|50 meters||5.78||Rosemont, Illinois||January 29, 1984|
|100 meters||10.39||Tallahassee, Florida||March 17, 1984|
Professional sports career
Kansas City Royals
Jackson was selected with the first overall pick of the 1986 NFL Draft by the Tampa Bay Buccaneers, but he opted to play baseball for the Kansas City Royals, the defending World Series champions, who had drafted him in the fourth round in the 1986 amateur draft. He spent 53 games with the Memphis Chicks, the Royals' Class AA minor league affiliate, and was called up to the majors in September 1986. He made the Royals' roster in 1987 and hit 22 home runs, with 53 RBIs and 10 stolen bases as an outfielder.
Jackson began to show his true potential in 1989, when he was voted to start for the American League All-Star team, and was named the game's MVP for his play on both offense and defense. In the top of the first inning, he caught Pedro Guerrero's 2-out line drive to left-center field to save two runs. Then he led off the bottom of the first—his first All-Star plate appearance—with a monstrous 448-foot (137 m) home run off Rick Reuschel of the San Francisco Giants. NBC-TV announcer Vin Scully exclaimed, "Look at that one! Bo Jackson says hello!" Wade Boggs followed with his own home run, making them the first pair in All-Star history to lead off their side's first with back-to-back home runs. In the 2nd inning, he beat out the throw on a potential double play to drive in the eventual winning run. He then stole 2nd base, making him one of two players in All-Star Game history to hit a home run and steal a base in the same game (the other is Willie Mays). Jackson finished the game with two hits in four at-bats, one run scored, and two RBI.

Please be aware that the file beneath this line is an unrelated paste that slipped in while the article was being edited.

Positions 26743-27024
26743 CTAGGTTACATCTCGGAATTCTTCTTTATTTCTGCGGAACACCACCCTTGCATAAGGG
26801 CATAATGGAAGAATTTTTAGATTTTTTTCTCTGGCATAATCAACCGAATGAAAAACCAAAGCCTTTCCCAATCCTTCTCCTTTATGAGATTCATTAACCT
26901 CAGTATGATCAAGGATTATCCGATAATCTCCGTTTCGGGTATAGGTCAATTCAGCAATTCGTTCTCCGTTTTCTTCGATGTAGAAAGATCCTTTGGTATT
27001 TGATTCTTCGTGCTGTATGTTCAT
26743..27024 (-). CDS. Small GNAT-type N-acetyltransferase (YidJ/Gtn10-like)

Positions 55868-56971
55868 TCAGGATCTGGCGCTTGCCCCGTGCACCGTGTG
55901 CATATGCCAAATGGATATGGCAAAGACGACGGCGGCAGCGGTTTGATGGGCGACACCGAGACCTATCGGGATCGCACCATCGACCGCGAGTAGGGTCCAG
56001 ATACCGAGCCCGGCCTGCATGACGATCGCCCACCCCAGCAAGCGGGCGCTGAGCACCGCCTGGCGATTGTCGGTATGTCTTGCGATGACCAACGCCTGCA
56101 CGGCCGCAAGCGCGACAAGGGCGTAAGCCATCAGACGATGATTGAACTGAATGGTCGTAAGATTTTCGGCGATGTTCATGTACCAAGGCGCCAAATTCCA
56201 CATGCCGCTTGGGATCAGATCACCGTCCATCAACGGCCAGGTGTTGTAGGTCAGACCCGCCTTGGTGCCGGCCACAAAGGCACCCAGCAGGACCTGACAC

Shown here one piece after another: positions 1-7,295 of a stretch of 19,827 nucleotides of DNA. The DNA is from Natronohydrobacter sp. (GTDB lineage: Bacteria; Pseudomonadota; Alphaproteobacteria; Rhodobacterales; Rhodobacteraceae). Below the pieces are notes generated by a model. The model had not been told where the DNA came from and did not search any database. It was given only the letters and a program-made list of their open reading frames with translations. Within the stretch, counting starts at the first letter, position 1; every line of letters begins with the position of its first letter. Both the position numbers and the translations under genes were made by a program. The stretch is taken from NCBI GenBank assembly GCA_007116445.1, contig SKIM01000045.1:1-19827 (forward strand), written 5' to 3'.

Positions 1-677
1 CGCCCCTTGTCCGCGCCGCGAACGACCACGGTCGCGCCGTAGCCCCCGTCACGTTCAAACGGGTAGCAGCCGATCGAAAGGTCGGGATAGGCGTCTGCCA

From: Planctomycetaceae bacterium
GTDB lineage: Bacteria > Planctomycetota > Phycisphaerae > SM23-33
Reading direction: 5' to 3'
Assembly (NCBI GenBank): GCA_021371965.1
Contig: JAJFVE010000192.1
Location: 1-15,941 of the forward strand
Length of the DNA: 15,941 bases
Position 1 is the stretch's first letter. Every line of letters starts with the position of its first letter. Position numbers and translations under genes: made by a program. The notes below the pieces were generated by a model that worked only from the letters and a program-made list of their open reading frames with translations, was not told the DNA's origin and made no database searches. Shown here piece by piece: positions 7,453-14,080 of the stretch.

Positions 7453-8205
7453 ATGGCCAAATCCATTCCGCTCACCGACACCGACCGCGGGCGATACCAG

On June 5, 1989, Jackson ran down a long line-drive deep to left field on a hit-and-run play against the Seattle Mariners. With speedy Harold Reynolds running from first base on the play, Scott Bradley's hit would have been deep enough to score him against most outfielders. But Jackson, from the warning track, turned flat footed and fired a strike to catcher Bob Boone, who tagged the sliding Reynolds out. Jackson's throw reached Boone on the fly. Interviewed for the "Bo Jackson" episode of ESPN Classic's SportsCentury, Reynolds admitted that he thought there was no way anyone would throw him out on such a deep drive into the gap in left-center, and was shocked to see his teammate telling him to slide as he rounded third base.